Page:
- When the worms lay eggs, it can cause itching. If the child scratches, the eggs can cling to the child’s fingers and get stuck under the fingernails.
- The eggs then stick to things the child touches, such as clothing, dishes, toys, and furniture. The eggs can live 2 to 3 weeks outside the body.
- When you touch something the child has touched, the eggs get on your hands. Then if you touch food or your mouth, you can swallow the eggs. This starts the cycle over again.
- Pinworms spread easily in homes, day care centers, schools, and other places where groups of people spend time together. So if one person in your family has pinworms, others probably do too.
Who is at risk for a pinworm infection?
Pinworm infections affect people of all ages and geographical regions. Since the pinworm eggs are microscopic, it’s impossible to avoid infected individuals or areas.
While anyone can get a pinworm infection, the following groups are more susceptible:
- Children who attend day care, preschool, or elementary school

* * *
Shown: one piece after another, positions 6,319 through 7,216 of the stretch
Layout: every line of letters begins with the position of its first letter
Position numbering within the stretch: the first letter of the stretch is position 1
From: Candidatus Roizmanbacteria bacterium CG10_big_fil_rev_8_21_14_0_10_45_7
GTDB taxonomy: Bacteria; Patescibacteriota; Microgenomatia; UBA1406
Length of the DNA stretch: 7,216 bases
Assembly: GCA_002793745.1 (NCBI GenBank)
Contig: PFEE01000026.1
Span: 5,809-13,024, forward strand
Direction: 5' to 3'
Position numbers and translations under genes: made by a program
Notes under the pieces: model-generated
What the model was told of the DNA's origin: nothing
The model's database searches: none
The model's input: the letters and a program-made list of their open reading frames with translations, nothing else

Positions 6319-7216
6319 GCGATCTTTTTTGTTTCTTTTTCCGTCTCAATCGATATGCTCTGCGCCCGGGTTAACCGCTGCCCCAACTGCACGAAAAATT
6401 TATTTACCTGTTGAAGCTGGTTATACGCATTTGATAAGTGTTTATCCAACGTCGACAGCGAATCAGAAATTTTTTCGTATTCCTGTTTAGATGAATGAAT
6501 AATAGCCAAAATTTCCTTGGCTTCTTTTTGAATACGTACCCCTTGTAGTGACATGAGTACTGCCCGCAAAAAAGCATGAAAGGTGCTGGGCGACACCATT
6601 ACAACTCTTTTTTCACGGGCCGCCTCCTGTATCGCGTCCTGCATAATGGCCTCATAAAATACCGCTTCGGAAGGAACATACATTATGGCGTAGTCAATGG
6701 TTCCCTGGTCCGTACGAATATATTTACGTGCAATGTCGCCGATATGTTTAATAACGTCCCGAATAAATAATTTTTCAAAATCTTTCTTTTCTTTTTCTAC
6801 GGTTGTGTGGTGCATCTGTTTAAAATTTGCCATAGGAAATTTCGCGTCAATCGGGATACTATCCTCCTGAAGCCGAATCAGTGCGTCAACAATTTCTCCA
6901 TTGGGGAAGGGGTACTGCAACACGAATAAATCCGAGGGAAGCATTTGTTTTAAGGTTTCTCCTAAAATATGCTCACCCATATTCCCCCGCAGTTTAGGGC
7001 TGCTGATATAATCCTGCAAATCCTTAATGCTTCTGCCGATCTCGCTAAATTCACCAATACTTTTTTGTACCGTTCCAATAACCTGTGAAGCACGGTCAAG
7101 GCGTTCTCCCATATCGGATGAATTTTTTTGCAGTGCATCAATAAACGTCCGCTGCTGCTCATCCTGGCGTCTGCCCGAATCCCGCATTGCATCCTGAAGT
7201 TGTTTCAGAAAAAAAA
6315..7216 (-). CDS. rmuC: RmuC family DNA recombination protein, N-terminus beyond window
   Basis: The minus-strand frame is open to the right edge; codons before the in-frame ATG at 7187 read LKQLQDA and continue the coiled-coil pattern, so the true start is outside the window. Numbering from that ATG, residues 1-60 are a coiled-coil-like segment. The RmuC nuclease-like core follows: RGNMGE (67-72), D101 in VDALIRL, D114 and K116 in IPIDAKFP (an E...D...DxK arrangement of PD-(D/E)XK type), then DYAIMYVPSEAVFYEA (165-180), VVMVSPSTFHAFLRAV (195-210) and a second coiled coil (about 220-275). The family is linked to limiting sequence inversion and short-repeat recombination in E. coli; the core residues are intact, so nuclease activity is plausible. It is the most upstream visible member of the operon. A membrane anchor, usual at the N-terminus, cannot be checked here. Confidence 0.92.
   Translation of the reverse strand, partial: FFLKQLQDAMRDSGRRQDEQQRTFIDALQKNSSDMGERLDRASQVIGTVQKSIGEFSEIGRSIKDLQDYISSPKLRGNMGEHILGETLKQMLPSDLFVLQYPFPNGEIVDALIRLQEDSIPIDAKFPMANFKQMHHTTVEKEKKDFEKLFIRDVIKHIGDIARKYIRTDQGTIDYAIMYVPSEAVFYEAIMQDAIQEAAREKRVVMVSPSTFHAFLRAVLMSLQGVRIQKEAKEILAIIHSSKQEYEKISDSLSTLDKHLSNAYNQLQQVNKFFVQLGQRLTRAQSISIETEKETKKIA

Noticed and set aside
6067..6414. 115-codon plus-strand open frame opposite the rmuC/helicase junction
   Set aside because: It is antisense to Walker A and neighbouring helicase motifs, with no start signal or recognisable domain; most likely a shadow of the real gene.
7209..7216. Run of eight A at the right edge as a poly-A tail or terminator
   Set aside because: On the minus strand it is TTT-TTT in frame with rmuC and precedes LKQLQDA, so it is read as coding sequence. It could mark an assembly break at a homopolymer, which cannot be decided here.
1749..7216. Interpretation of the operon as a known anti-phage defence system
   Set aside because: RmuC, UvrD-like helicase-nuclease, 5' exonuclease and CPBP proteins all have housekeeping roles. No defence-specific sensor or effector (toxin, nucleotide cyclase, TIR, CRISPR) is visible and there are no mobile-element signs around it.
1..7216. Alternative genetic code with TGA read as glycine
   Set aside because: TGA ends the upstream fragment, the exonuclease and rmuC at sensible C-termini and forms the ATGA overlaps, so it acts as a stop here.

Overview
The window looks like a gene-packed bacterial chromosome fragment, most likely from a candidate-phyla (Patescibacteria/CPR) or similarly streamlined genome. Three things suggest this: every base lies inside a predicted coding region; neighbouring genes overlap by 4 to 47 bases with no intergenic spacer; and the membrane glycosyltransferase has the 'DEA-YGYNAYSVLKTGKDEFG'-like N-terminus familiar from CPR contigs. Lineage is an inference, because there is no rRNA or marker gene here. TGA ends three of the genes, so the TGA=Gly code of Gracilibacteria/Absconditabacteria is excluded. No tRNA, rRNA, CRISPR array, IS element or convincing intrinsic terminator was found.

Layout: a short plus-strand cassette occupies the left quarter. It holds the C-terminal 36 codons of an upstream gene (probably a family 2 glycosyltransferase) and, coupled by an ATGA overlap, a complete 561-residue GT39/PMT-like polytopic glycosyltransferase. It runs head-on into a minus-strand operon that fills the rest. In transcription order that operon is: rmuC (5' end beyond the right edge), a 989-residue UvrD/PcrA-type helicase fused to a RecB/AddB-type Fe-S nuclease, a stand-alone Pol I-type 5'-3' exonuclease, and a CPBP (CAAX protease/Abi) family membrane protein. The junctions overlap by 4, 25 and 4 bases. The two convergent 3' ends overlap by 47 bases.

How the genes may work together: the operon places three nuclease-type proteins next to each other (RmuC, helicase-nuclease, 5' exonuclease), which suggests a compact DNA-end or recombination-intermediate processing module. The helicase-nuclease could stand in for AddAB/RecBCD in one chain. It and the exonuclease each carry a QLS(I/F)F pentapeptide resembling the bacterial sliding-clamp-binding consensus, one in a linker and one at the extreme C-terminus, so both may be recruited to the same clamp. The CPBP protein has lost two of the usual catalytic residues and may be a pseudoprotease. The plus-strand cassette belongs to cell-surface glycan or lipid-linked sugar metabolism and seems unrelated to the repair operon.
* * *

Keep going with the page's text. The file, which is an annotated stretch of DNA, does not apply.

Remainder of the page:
- Family members or caregivers of infected children and adults
- Individuals who live in institutions or other crowded accommodations
- Children or adults who don’t practice regular and careful hand-washing prior to eating
- 0Children who have a habit of sucking their thumbs
What are the symptoms of pinworms in children and adults?
If symptoms are present, they are similar in both children and adults. The signs and symptoms may include one or more of the following:
- Intense (pruritus) around the anus and/or vagina
- Discomfort in the anal and/or vaginal area
- Rash or skin irritation around the anus or vagina
Rashes on the buttocks area
- Insomnia or difficulty sleeping and/or restlessness due to irritation of skin
- Pinworms often can be seen on the anal skin or in the stools, sometimes detected in the vagina and may produce some vaginal discharge
Less common symptoms include:
- Abdominal pain
- Secondary bacterial infections from intense skin scratching
- Infrequent infection of the ureters and/or bladder may cause dysuria or bladder discomfort
- Many infected children and adults have few or no symptoms but, if the infection is heavy, the symptoms can be correspondingly more severe.
What are the consequences if pinworms aren’t treated?
Untreated pinworms may cause or have a role in causing:
- Significant malabsorption of food
- Weight loss
- Genital itching
- Bedwetting (enuresis)
- Main during urination (dysuria)
- Vaginal discharge which can be associated with genital skin irritation and rash
- Complications may include endometriosis, salpingitis, urethritis, urinary tract infection (UTI), vulvovagininitis, and possibly appendicitis.
How is a diagnosis of pinworm infection made?